We always ate together and I always valued that. You can’t have great conversations or know what their hurts are or what is bothering them or what they’re happy about by just passing by each other in the hall. And the later you try, high school and college, its too late.

You can’t have great conversations or know what their hurts are or what is bothering them or what they’re happy about by just passing by each other in the hall. And the later you try, high school and college, its too late.

Dinner

Can you talk to us about what dinner was like growing up in your house?

I was always the person that cooked dinner. Dinner, we waited…when Shawn’s dad came home he expected dinner to be on the table. This was the old days haha! And I felt like it was my job to make dinner. Nowadays the girls all say to their husbands, “What do you want for dinner,” and I’m thinking that’s your job! It’s a whole new world. But you know, we waited until he got home and we all had dinner together. There was never really a question if we ate dinner together.

Maybe that’s why I’m so baffled by our world today. Because so many things have gotten in the way. Anyway, my meals weren’t good by a long shot. Shawn and Jeannine will tell you. They are better cooks than I was. I was not a good cook.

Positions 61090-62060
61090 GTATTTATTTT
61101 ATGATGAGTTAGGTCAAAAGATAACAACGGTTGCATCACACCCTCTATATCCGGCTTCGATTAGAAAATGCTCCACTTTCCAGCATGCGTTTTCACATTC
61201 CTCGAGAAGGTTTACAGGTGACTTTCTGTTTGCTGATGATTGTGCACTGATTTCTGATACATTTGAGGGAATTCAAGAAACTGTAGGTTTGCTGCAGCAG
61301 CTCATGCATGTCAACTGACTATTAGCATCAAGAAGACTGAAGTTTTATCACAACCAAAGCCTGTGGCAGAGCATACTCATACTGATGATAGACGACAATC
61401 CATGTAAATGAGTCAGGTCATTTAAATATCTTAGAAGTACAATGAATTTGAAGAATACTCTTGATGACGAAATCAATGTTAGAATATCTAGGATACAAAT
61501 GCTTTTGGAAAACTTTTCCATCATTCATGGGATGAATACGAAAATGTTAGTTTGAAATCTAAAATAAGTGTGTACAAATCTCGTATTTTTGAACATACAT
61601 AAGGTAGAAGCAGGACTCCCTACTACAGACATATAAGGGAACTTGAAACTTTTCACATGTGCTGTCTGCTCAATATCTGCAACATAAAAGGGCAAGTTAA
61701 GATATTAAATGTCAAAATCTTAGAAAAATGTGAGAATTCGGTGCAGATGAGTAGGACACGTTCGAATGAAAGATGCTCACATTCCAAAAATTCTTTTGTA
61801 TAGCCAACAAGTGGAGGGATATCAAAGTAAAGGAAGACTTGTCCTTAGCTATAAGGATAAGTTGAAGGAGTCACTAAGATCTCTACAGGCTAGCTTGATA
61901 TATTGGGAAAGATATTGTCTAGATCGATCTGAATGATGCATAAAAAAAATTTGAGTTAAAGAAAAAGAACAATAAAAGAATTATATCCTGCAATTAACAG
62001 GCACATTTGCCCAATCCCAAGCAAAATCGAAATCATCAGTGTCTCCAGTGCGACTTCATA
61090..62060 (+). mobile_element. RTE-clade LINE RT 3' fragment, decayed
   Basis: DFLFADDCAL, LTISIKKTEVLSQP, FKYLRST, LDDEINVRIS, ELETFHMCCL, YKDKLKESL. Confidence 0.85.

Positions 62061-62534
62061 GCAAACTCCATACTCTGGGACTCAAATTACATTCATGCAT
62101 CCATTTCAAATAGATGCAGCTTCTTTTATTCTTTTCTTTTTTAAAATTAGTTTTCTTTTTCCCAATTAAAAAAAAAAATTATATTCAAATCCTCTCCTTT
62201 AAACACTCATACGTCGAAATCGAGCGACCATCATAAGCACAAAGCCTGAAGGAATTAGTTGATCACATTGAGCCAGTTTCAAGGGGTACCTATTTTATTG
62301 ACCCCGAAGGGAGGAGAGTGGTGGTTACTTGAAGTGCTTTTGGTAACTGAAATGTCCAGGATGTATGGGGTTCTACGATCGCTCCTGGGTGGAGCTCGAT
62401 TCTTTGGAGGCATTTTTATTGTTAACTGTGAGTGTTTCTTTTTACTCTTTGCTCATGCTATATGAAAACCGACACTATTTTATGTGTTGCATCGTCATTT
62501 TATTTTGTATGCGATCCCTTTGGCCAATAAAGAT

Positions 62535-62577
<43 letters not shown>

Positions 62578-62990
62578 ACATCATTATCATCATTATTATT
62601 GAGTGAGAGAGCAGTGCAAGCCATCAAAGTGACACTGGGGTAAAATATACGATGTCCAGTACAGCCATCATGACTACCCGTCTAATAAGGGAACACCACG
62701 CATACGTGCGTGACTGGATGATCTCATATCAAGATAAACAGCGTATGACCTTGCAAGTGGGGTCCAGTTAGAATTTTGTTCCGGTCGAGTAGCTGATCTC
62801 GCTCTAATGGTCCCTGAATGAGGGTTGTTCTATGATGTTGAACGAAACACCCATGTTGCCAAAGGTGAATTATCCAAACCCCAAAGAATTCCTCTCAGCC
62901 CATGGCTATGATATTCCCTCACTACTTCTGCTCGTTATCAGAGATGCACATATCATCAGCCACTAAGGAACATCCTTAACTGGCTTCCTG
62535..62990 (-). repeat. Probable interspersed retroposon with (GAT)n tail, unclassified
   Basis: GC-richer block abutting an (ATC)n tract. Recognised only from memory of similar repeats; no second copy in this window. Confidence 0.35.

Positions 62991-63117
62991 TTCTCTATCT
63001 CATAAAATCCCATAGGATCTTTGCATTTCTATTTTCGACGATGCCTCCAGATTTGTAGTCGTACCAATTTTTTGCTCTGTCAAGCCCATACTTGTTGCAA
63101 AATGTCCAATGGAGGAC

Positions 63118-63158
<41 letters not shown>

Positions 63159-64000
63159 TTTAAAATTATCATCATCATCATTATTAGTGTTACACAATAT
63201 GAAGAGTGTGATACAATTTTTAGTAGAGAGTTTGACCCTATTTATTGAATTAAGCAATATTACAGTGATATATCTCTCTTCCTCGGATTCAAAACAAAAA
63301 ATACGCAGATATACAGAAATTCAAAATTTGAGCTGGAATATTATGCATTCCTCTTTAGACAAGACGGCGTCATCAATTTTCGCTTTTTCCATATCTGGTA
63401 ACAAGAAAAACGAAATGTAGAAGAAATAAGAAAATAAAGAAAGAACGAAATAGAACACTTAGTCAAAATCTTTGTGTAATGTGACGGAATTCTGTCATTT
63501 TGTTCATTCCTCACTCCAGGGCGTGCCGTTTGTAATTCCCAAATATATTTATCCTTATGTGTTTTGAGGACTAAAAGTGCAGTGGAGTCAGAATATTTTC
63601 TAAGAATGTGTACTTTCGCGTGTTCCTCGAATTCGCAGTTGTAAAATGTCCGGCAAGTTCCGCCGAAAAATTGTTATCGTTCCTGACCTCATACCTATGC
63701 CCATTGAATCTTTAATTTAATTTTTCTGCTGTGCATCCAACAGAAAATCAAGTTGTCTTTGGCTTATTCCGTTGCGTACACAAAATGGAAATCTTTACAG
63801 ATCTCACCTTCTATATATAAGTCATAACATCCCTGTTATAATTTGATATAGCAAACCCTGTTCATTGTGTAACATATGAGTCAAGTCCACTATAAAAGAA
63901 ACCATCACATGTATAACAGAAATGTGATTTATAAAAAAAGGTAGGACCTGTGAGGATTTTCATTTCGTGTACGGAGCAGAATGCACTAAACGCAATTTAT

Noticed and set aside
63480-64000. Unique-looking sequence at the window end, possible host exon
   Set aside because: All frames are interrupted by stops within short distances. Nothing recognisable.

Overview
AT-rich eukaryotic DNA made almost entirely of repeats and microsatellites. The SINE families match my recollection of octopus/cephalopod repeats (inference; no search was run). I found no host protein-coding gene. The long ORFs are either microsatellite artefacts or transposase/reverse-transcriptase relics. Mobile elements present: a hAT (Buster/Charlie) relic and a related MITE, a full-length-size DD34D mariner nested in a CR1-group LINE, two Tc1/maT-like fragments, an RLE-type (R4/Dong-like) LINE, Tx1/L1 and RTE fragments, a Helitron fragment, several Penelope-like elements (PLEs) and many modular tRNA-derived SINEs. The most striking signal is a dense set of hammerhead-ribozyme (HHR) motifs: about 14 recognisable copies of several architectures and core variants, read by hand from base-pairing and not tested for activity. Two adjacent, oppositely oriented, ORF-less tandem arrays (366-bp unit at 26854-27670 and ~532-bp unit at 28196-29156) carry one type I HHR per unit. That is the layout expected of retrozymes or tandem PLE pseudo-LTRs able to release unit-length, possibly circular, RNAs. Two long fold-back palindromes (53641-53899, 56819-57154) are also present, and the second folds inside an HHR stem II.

But did it matter?

No it didn’t. When I think back to what we ate…it was hot dogs and chicken tenders. But the kids didn’t complain. One of the other things I thought was a good idea for parents to try was to encourage the kids to cook. So they have helped prepare the meal and when they sit down to eat they are more into what is happening because they have helped create the meal.

That’s what my daughter does too. You don’t have to go out to eat to include the kids in meal time. I mean when I was a mother we couldn’t afford to go out. That’s why we were eating hot dogs and chicken fingers! We didn’t have much money in those days. But my daughter makes up a weekly menu and her kids get to choose a meal they like. And we tried to do that a lot. “Oh were having spaghetti tonight. It’s my favorite.” It involves them and they got to choose.

Because lets be honest, we don’t always fix what they like. But if they know they get to choose then maybe they’ll tolerate the other days and get with the whole program.

Being an Intentional Grandmother

Do you have any experiences or stories cooking with your grandkids?

With the grandkids, I have really tried to make it a point to cook or bake with them. One of the words God has really laid on me in the last 5 or 6 years is the word intentional and every time I think about it or hear it I know that God is reminding me that I have to be intentional.

One of the words God has really laid on me in the last 5 or 6 years is the word intentional and every time I think about it or hear it I know that God is reminding me that I have to be intentional.